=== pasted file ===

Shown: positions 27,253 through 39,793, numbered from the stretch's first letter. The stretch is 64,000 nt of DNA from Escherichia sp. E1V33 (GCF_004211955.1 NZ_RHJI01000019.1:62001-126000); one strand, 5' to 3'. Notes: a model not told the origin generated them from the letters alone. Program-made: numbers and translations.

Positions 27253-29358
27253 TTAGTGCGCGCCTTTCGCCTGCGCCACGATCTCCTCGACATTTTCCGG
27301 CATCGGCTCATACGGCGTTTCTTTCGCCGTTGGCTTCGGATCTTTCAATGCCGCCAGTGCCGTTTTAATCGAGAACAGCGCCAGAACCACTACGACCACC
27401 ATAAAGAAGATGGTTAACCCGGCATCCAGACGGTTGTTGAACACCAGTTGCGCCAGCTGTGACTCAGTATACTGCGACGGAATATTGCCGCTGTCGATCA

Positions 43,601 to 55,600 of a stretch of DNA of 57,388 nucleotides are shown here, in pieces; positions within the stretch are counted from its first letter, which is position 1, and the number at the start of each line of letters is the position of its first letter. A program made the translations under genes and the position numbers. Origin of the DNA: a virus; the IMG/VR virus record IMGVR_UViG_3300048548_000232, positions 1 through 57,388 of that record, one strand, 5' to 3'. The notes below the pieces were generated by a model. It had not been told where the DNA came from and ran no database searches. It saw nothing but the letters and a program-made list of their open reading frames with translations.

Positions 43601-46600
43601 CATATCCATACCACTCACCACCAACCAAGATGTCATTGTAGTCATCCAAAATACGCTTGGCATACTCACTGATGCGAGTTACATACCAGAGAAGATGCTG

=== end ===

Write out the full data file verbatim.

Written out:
Shown: positions 27,253 through 39,793, numbered from the stretch's first letter. The stretch is 64,000 nt of DNA from Escherichia sp. E1V33 (GCF_004211955.1 NZ_RHJI01000019.1:62001-126000); one strand, 5' to 3'. Notes: a model not told the origin generated them from the letters alone. Program-made: numbers and translations.

Positions 27253-29358
27253 TTAGTGCGCGCCTTTCGCCTGCGCCACGATCTCCTCGACATTTTCCGG
27301 CATCGGCTCATACGGCGTTTCTTTCGCCGTTGGCTTCGGATCTTTCAATGCCGCCAGTGCCGTTTTAATCGAGAACAGCGCCAGAACCACTACGACCACC
27401 ATAAAGAAGATGGTTAACCCGGCATCCAGACGGTTGTTGAACACCAGTTGCGCCAGCTGTGACTCAGTATACTGCGACGGAATATTGCCGCTGTCGATCA

Positions 43,601 to 55,600 of a stretch of DNA of 57,388 nucleotides are shown here, in pieces; positions within the stretch are counted from its first letter, which is position 1, and the number at the start of each line of letters is the position of its first letter. A program made the translations under genes and the position numbers. Origin of the DNA: a virus; the IMG/VR virus record IMGVR_UViG_3300048548_000232, positions 1 through 57,388 of that record, one strand, 5' to 3'. The notes below the pieces were generated by a model. It had not been told where the DNA came from and ran no database searches. It saw nothing but the letters and a program-made list of their open reading frames with translations.

Positions 43601-46600
43601 CATATCCATACCACTCACCACCAACCAAGATGTCATTGTAGTCATCCAAAATACGCTTGGCATACTCACTGATGCGAGTTACATACCAGAGAAGATGCTG